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Category: Arts & Humanities

Going back to the island with a ‘Lost’ podcast and why rewatch shows are taking over

Los Angeles Times

Quoted: Jonathan Gray, a media studies professor at the University of Wisconsin-Madison, described rewatch podcasts as a sort of virtual book club, where fans can move through a show as quickly or as slowly as they want. Podcasts also offer a “deep dive” that fans may not have gotten the first time a show aired.

“Water-cooler discussions are short,” Gray said. “You’re not meant to spend 45 minutes at the water cooler talking about last night’s episode of ‘Lost.’”

Interview: Cartoonist Lynda Barry, Author Of ‘Making Comics’

NPR

It’s always a surprise to see who the MacArthur Foundation selects to receive its annual fellowships — the six-figure awards known as Genius Grants — but one of this year’s picks was particularly exhilarating: comic artist Lynda Barry. For anyone who read alternative weeklies from the ’80s through the ’00s, she was the eternally wise and strange mind behind Ernie Pook’s Comeek.

How MacArthur ‘genius’ Lynda Barry is exploring brain creativity with true artists: Preschoolers

The Washington Post

As an associate professor of interdisciplinary creativity at the University of Wisconsin at Madison, Barry is pushing the envelope on understanding how the brain creates and responds to words and pictures — a scholarly envelope that, in her mind, should be positively covered with illuminating doodles.

Carrie Coon On Her New Podcast, The Joys Of Voice Acting, And Her Surprising Career

Uproxx

Coon’s first TV role was in 2011, on The Playboy Club, which only ran for three episodes. Before that, she was kicking around the regional theater scene in the Midwest — she received an MFA in acting at the University of Wisconsin-Madison and later moved to Chicago. Mainstream success and becoming a familiar face seems to be something Coon never counted on, but has greeted as a pleasant surprise.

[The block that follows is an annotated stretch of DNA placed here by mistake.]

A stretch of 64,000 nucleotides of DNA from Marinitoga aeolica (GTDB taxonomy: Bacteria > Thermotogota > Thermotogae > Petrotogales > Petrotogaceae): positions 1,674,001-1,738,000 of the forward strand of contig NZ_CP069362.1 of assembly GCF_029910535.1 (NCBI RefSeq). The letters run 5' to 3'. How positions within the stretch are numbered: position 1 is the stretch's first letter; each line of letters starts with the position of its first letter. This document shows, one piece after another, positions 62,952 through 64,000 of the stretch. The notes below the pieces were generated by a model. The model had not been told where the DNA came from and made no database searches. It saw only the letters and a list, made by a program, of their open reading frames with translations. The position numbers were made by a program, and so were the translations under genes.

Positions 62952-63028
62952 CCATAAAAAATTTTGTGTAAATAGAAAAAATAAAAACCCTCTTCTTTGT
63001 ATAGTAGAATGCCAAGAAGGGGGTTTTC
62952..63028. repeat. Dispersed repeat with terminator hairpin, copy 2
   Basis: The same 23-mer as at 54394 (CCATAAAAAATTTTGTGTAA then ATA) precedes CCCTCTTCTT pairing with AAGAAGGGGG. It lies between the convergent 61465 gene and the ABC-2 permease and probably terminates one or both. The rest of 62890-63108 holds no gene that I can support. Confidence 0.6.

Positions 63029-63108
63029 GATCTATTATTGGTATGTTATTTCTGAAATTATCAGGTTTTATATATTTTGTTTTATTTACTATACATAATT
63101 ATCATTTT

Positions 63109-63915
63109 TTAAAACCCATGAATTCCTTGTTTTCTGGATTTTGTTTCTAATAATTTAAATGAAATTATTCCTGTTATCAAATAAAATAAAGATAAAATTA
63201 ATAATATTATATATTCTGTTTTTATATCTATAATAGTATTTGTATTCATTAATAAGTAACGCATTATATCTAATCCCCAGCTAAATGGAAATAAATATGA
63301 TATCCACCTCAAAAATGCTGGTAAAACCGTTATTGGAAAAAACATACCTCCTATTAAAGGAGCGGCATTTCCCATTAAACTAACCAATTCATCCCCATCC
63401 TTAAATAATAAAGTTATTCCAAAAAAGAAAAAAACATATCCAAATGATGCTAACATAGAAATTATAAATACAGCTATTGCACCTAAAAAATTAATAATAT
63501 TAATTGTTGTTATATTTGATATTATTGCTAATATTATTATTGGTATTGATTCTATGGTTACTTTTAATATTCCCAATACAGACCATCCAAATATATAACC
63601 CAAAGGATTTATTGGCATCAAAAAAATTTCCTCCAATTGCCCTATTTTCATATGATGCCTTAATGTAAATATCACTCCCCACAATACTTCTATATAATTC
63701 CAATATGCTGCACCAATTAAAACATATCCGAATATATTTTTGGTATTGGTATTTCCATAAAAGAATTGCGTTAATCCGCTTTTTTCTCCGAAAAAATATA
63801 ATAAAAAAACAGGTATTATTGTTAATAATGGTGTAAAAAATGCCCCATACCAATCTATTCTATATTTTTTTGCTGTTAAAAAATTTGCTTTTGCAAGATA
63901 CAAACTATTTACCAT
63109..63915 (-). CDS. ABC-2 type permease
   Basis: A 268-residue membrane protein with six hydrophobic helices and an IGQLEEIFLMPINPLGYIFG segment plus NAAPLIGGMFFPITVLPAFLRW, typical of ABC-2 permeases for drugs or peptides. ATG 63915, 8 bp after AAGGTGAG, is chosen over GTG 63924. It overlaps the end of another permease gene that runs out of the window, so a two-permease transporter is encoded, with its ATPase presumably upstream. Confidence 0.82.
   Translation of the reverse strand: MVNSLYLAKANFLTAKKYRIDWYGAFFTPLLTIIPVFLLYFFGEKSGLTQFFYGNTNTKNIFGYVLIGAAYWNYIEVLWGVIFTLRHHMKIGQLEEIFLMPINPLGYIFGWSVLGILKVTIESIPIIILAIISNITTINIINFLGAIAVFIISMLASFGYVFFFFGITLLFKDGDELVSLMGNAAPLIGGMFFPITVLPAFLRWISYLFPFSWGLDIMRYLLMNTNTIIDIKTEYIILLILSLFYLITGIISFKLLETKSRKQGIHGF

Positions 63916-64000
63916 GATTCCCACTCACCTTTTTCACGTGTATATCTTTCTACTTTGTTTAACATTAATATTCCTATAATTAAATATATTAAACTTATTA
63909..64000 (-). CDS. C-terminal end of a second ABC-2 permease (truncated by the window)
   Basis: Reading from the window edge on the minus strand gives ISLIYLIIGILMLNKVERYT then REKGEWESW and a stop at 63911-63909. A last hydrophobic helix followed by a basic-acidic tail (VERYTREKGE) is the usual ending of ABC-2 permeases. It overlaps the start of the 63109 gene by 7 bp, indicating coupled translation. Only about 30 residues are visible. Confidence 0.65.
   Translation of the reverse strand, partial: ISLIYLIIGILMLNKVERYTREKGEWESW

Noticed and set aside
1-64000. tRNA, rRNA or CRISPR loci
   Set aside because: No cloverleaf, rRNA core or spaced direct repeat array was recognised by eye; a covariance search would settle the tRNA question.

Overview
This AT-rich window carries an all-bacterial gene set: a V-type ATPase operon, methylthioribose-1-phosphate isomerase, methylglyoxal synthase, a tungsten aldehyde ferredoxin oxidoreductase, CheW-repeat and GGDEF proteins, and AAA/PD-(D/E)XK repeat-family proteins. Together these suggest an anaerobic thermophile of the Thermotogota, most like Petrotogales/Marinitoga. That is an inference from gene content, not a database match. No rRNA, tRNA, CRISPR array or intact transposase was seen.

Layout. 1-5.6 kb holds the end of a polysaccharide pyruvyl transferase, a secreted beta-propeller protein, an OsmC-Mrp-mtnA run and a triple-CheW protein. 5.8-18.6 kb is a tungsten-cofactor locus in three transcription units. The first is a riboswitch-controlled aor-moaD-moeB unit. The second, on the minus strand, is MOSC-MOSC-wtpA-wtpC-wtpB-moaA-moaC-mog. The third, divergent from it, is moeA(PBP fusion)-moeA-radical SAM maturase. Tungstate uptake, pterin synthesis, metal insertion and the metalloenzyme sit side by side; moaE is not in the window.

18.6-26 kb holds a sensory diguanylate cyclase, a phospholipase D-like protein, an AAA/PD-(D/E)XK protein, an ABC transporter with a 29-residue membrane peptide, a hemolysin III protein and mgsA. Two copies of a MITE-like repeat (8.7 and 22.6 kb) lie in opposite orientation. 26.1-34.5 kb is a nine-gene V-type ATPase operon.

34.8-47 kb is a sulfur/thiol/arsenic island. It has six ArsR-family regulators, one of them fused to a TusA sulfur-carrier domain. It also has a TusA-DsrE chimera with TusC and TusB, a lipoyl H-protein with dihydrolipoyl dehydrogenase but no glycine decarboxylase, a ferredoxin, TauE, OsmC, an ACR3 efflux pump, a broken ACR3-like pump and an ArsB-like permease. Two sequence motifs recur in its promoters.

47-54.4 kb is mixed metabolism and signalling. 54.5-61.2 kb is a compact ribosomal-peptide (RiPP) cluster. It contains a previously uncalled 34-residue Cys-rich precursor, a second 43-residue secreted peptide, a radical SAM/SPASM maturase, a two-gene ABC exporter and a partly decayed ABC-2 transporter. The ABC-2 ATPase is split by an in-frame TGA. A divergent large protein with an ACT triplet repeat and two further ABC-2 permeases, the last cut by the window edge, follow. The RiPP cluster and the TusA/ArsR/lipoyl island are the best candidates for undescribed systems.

The stereotypes we keep

Isthmus

It’s bold, real and wildly uncomfortable — the basic ingredients of a play created to spark debate. The Pulitzer- and Tony Award-winning Clybourne Park, playing at UW-Madison’s Mitchell Theatre through Nov. 24, starts on a chipper note, with characters blithely debating origins of ice cream while dropping subtle hints of cultural ignorance. But it erupts into poisonous verbal sparring and screaming matches about racism, prejudice and fear. It’s a heavy performance to watch, let alone perform.

Exhibit at the Tory Folliard Gallery will celebrate life and work of John Wilde

Milwaukee Magazine

Noted: Wilde (pronounced WILL-dee) was born in Milwaukee in 1919 and spent most of his life in Wisconsin, both producing art and teaching it for 34 years at UW-Madison. His medium of choice was painting, supplemented by printmaking, drawing and silverpoint – the ancient practice of drawing with silver wire fashioned into a mechanical pencil of sorts.

Street science: Mural project seeks to engage the public

Isthmus

Gliding thick brushes covered in browns, pinks, blues and silver across white walls, Melanie Stimmell Van Latum gives off a Bob Ross-like aura as she tackles her newest mural project. It’s study time at the Discovery Building, and all is quiet, except for the sounds of dripping man-made waterfalls and the splashing of the artist cleaning her acrylic-caked brushes.

Indigenous Wisconsin: Overture exhibit by Ho-Chunk artists tells many stories

Isthmus

Noted: Look more closely at “Untitled,” a 1985 oil-on-canvas work by the late Harry Whitehorse, and you will see how the artist’s use of pointillism, the impressionist technique of painting with distinct color dots, brings the sun-soaked image to life. Viewers might become transfixed by the buck’s stare, which reads as if unwanted visitors have interrupted his respite.

In addition to Whitehorse, purportedly born in a wigwam near the Indian Mission in Black River Falls in 1927 and proprietor of Chief Auto Body in Monona for 40 years, the exhibit’s other superstar is the late Truman Lowe, a former fine arts professor at UW-Madison who also served as curator of the Smithsonian’s Museum of the American Indian in Washington, D.C. The other artists are relatively unknown, with several exhibiting publicly for the first time.

Composer/Pianist Brianna Ware Shares Personal Favorites At Grace

WORT FM